Dynamic host configuration protocol server 302 has control of the IP address block. Dynamic host configuration protocol server 302 grants dynamic host configuration protocol clients 310, 312, 314, 316, 318, 320, and 322 permission to use IP addresses on a lease basis. The IP address is “leased” to the dynamic host configuration protocol client for a fixed amount of time. The administrator sets the lease time, which can last from 120 seconds to infinity. During the lease, dynamic host configuration protocol guarantees that the IP address assigned to the dynamic host configuration protocol client will not be re-assigned to another dynamic host configuration protocol client. Before the lease time expires, dynamic host configuration protocol clients 310, 312, 314, 316, 318, 320, and 322 automatically requests an extension on its lease. As long as dynamic host configuration protocol clients 310, 312, 314, 316, 318, 320, and 322 can contact the dynamic host configuration protocol server 302, the server will renew the lease.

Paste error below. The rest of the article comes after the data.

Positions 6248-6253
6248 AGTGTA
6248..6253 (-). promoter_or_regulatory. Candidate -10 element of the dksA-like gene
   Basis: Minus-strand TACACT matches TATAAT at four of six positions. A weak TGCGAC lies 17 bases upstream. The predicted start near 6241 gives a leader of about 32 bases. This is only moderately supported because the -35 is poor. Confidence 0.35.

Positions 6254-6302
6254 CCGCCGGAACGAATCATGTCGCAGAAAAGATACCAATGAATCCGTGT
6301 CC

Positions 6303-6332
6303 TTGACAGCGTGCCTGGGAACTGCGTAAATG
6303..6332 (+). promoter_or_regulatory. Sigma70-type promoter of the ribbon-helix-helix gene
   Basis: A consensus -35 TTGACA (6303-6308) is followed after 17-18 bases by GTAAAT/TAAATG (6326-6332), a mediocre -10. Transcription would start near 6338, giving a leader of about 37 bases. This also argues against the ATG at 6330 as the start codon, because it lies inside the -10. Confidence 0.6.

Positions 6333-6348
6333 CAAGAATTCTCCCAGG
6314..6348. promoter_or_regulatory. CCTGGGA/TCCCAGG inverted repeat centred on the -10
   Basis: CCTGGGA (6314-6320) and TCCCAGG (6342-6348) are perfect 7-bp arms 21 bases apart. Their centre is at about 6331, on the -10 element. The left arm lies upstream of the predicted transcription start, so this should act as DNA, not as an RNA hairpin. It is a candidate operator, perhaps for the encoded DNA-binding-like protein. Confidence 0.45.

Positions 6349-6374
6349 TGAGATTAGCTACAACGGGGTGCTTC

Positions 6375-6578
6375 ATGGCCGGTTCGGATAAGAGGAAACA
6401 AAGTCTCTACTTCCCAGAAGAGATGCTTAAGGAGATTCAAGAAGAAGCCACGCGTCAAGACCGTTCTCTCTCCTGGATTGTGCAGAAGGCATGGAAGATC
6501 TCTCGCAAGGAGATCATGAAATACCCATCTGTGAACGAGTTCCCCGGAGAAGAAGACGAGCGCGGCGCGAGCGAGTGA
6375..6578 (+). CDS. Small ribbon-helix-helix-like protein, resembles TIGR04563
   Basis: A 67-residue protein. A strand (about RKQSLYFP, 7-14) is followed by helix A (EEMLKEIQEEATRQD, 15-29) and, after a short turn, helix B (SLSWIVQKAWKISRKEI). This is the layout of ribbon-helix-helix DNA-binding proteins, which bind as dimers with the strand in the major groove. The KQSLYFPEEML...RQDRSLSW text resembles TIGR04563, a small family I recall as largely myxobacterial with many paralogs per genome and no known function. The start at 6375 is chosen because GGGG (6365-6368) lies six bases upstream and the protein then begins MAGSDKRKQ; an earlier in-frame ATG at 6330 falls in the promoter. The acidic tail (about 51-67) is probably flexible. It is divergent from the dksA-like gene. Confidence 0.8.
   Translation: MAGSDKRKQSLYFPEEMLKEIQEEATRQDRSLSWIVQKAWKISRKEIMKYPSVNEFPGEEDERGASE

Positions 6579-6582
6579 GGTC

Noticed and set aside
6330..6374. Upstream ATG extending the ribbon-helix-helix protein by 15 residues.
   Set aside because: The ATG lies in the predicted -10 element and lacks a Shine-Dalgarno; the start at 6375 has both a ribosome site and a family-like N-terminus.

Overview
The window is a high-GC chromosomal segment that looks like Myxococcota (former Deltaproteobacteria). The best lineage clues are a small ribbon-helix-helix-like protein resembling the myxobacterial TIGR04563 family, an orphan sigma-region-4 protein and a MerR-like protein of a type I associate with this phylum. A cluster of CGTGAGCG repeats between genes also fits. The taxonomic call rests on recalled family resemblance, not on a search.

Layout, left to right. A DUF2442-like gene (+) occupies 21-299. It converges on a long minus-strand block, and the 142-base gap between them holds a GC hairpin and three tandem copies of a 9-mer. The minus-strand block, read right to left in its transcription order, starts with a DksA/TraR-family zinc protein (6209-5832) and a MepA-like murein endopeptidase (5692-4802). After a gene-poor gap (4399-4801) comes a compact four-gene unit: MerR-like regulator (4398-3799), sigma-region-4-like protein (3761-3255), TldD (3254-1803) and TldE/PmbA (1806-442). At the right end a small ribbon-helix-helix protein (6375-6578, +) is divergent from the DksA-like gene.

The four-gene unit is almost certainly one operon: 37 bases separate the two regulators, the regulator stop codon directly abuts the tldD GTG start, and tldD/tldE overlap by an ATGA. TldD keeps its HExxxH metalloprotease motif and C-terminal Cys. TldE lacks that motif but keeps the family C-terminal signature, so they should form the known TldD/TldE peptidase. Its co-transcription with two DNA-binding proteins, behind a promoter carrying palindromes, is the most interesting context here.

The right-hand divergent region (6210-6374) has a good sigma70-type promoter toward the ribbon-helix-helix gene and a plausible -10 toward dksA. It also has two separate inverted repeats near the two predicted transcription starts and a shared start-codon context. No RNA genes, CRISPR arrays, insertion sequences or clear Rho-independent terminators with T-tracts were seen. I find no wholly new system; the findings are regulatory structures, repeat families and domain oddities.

For example, when dynamic host configuration protocol client 310 reboots, it attempts to renew the lease it had before being powered off. If dynamic host configuration protocol client 310 was powered off when the renewal time elapsed, it can be assigned a different IP address. If the IP address is still unassigned when dynamic host configuration protocol client 310 comes back online, dynamic host configuration protocol server 302 can assign the same IP address to dynamic host configuration protocol client 310. But if dynamic host configuration protocol server 302 assigned the IP address to dynamic host configuration protocol client 320 while dynamic host configuration protocol client 310 was off-line, dynamic host configuration protocol client 310 will be assigned a different IP address.